This isn’t to argue against reason, of course, but I think that when you say that the exercise of reason leads almost all people to conclusions they can all agree on, you severely underestimate the number of things and degree to which reasonable men may disagree.
When Andrew and I disagree, we understand completely the premises that we disagree on, and why we’ve adopted different starting premises, and yet we are both interested enough in rational dialogue that we still talk to each other. We understand that there are things to learn from each other, that two heads are better than one, and that strong dialectic disagreement is informative, and leads to progress.
Scientists do the same. When they disagree (and frequently they do), they know the ground rules for disagreement. They know the importance of reason and dialogue, and they make it a source of solidarity. They might not arrive at the same conclusions, but they know why the other person is reasoning the way they are, and the human dignity of the person starting with different theories and premises.
What I’m suggesting is that the mystification of culture—a Christian or atheist can’t really understand a Muslim—is fallacious.
I’m not advocating a process of reasoning that leads to cultural agreement and conformity on what truth is. I’m advocating for a global culture that, whatever individual commitments are made, makes reason and ongoing dialogue central, as it generally is on the world’s university campuses, and among scientific communities. You can have all sorts of ideas, religious or otherwise, and still function with dignity in the mix of a university community.
In a sense, blog threads belong to this Socratic ideal. They are part of the hope of the world.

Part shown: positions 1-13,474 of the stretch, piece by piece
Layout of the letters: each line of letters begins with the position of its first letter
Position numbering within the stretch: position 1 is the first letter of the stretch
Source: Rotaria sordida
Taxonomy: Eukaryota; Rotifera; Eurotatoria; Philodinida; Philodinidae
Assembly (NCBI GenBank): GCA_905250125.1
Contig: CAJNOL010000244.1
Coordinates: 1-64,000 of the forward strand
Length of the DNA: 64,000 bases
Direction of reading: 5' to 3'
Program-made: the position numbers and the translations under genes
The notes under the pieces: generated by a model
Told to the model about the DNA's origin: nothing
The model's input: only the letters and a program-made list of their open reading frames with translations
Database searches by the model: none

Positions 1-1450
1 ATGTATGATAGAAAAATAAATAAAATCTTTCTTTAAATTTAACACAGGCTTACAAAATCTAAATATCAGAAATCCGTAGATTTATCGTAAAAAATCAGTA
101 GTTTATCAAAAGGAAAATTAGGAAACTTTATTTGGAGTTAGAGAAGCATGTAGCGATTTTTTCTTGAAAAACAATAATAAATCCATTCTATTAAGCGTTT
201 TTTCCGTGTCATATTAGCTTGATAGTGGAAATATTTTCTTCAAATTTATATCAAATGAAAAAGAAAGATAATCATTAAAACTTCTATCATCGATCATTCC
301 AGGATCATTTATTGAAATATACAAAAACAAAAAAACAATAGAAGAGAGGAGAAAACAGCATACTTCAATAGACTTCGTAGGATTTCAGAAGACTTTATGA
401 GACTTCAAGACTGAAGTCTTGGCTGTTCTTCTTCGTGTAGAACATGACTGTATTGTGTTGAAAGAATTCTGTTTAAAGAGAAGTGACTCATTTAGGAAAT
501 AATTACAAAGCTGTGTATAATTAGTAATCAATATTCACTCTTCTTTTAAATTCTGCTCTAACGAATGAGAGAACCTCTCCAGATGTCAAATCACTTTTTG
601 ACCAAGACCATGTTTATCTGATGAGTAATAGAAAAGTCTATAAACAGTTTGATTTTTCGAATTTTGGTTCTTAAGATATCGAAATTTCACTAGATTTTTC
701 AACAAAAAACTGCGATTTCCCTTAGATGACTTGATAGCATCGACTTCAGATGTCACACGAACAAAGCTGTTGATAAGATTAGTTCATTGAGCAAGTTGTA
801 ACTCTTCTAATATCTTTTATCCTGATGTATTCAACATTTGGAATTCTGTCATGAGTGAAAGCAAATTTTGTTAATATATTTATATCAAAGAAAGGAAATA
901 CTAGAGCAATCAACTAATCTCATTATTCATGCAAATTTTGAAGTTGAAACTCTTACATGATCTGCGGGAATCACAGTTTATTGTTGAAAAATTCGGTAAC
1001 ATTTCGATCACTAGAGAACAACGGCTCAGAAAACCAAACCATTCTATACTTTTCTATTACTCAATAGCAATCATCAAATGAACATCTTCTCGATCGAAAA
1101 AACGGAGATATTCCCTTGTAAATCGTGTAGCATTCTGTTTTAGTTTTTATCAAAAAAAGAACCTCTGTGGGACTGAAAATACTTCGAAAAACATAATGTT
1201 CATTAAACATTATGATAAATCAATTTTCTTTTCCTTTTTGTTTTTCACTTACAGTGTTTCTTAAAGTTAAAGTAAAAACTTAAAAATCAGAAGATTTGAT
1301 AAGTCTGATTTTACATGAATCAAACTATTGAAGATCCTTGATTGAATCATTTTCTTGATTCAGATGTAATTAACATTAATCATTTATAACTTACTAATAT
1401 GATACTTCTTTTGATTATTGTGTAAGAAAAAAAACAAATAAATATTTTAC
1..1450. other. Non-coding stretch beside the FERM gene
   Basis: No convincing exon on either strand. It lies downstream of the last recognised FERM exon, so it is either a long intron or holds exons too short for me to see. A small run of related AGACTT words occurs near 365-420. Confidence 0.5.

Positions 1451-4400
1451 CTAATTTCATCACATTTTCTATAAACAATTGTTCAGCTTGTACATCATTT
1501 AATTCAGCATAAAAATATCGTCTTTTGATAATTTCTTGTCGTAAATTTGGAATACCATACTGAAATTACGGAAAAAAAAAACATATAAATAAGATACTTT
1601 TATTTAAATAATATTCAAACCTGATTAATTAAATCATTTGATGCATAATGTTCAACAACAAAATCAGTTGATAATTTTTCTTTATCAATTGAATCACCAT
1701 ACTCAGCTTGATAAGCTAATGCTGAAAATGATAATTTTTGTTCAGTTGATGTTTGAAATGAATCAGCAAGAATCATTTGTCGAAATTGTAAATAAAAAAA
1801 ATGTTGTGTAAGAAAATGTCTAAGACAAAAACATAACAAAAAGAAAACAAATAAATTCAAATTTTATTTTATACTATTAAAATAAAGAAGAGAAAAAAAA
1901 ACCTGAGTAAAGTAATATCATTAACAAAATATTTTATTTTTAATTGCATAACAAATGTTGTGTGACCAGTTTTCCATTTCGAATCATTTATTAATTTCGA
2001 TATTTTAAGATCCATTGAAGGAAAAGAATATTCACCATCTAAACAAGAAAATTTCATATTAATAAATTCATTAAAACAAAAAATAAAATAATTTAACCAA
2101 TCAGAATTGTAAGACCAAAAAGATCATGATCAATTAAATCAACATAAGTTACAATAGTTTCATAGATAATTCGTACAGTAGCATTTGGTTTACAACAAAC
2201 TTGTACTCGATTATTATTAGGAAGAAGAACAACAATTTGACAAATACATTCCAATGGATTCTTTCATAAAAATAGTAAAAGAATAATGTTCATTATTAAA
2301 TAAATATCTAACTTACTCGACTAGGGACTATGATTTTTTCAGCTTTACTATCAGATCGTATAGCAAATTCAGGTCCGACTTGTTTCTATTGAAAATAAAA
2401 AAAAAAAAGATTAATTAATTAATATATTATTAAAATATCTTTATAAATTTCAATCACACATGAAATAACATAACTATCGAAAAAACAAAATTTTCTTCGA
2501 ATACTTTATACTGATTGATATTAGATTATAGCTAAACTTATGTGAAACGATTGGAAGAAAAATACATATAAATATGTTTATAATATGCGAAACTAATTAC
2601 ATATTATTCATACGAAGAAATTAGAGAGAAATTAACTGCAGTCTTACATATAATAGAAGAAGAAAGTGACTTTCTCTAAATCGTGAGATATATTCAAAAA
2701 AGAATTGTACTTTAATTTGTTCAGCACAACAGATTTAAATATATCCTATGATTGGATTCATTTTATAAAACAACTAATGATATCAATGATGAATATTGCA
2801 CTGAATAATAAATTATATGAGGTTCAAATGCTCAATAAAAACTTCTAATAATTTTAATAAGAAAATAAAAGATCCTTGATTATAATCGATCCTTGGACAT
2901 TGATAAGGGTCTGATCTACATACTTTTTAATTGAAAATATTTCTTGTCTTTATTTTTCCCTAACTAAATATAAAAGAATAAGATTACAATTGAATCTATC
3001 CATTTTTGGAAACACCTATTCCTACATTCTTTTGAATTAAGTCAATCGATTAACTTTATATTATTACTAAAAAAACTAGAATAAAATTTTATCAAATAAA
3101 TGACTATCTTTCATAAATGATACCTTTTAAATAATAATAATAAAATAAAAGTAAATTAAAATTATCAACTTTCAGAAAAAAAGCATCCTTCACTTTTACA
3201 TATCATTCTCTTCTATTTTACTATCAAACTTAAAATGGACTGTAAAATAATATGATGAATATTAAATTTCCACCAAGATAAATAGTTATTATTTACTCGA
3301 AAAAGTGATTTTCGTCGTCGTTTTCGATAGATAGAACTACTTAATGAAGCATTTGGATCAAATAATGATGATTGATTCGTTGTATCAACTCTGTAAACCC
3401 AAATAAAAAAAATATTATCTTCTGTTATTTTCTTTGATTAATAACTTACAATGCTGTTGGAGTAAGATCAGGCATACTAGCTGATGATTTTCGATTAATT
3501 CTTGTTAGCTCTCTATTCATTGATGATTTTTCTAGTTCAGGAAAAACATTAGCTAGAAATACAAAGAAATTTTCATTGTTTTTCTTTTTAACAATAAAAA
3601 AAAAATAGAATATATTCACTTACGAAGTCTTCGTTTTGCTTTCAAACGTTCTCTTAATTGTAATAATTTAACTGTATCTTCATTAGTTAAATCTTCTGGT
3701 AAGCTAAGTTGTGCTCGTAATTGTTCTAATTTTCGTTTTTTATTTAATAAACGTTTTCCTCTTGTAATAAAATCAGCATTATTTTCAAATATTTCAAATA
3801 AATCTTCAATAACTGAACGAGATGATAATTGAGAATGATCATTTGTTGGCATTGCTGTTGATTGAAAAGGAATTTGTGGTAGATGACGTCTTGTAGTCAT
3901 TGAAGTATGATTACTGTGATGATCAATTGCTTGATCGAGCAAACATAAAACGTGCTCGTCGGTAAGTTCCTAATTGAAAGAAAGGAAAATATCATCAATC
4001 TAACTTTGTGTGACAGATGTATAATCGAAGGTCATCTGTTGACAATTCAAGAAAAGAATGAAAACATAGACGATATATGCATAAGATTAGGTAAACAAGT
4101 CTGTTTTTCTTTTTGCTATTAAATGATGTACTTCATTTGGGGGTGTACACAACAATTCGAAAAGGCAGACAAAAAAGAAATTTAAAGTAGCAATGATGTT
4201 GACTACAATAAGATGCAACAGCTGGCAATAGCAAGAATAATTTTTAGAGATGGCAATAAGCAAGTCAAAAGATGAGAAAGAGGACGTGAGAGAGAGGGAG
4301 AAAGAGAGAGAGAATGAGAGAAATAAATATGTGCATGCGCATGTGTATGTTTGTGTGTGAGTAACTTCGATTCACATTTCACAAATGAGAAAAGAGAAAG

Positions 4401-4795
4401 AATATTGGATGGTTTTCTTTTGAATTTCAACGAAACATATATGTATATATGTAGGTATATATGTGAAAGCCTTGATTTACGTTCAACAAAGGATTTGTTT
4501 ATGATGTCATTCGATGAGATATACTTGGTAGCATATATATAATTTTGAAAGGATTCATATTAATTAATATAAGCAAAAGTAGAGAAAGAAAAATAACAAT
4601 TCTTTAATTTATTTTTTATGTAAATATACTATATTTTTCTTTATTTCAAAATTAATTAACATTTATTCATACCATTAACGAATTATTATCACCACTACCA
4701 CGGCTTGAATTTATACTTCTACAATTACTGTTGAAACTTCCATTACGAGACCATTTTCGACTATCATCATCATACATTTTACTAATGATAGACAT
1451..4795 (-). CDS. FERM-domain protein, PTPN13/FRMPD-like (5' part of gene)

Heh heh. So you admit reasonable people *can* disagree if they start from different premises? Unfortunately, it seems to me that this makes your position not much more tenable–there are virtually an infinity of mutually incompatible premises any number of rational actors can start from, once again making common ground between “rational” people almost impossible to maintain except for, again, the most banal or indisputable matters of fact. For instance, you say,
I’m advocating for a global culture that, whatever individual commitments are made, makes reason and ongoing dialogue central,
But for someone whose premises are different–for instance, they don’t want a ‘global culture’ of any sort–they can disagree with you most fervently yet still live up to your ideals of ‘rationality,’ at least technically.
Once again, this is not to say that reason is a ‘bad’ thing or whatever, merely that it is not as universal as you make it out to be–or, to be more specific in response to your second post, its *effective* ecumenism is severely circumscribed by the fact that it can only lead rational people to ‘common ground’ when they share the same premises, and that happens much less often than it might be comforting to think.
I’m not sure how your pessimism translates into the world. What are you resigning yourself to, exactly? Might you explain?